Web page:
# Taking a limit of $f(x,y)$ using the definition

I am reviewing for a test in my Calculus III class and I ran into a problem. I need to prove that $\lim_{(x,y)\to(a,b)} x+y=a+b$ using the formal definition of a limit.

The definition given is:
Let $f$ be defined on the interior of a circle centered at the point $(a, b)$, except possibly at $(a, b)$ itself. We say that $lim_{ (x,y)→(a,b)}f (x, y) = L$ if for every $ε > 0$ there exists a $δ > 0$ such that $| f (x, y) − L| < ε$ whenever $0 < \sqrt{(x − a)^2 + (y − b)^2} < δ$.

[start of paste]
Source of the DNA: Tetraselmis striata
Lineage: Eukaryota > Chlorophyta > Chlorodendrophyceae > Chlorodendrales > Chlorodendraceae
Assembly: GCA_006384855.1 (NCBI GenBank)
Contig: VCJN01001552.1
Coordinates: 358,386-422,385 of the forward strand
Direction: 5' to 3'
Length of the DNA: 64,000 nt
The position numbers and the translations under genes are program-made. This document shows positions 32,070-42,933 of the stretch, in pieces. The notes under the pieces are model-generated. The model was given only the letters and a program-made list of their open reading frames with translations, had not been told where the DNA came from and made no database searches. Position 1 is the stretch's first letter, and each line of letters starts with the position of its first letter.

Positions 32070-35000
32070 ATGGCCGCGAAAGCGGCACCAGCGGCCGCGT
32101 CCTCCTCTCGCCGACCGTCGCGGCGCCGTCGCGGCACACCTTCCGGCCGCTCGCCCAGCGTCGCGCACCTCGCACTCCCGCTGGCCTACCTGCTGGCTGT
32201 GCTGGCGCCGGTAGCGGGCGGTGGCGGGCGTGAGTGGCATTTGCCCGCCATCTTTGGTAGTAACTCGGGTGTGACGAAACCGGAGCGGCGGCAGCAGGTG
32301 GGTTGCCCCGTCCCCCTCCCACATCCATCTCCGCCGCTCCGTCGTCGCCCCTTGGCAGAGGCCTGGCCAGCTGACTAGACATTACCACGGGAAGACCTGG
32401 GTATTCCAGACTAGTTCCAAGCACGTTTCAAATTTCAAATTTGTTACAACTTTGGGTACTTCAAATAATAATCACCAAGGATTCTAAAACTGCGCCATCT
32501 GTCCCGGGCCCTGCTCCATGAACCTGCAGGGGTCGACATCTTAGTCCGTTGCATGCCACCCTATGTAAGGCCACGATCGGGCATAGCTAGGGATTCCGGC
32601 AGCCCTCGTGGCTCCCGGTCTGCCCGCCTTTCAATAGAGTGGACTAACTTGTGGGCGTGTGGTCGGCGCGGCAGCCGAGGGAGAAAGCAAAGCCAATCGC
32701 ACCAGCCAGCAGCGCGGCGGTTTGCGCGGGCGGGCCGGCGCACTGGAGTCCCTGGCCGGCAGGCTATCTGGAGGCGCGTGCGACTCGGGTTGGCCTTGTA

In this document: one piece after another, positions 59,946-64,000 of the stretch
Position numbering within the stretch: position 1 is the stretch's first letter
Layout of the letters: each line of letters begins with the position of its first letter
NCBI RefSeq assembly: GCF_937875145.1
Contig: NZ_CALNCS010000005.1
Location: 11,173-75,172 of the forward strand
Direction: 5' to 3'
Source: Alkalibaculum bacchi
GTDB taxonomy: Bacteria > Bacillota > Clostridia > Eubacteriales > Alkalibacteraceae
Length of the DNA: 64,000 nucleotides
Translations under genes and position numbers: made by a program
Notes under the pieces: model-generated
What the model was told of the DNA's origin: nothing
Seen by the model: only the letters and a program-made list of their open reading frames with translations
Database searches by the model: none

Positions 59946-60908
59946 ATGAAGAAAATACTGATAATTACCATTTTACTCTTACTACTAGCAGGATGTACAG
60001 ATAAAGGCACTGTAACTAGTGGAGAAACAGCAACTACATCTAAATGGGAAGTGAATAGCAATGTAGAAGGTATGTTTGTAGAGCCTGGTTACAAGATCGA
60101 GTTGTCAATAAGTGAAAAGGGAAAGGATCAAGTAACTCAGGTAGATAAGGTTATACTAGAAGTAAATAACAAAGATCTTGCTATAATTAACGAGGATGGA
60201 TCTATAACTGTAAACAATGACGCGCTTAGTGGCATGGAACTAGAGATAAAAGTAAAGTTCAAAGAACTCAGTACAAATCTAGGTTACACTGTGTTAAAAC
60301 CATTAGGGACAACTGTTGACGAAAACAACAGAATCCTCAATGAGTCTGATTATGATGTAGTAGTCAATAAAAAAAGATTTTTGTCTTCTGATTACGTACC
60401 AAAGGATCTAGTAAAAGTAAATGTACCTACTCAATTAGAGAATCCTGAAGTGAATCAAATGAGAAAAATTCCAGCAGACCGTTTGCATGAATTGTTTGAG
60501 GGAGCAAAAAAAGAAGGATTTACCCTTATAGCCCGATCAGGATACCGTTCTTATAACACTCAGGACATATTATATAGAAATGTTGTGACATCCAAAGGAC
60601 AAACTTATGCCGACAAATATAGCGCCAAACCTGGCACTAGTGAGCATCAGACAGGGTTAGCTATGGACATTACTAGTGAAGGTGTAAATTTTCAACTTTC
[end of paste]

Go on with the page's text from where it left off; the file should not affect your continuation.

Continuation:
Assume that $ε > 0$ is given. Note that $0 < \sqrt{(x − a)^2 + (y − b)^2} < δ$ implies $|x-a| < \delta$ and $|y-b|<\delta$. So if we take $\delta=\frac{\epsilon}{2}$, then $|(x+y) - (a+b)| \leq | x-a| + |y-b| < 2\delta=\epsilon$.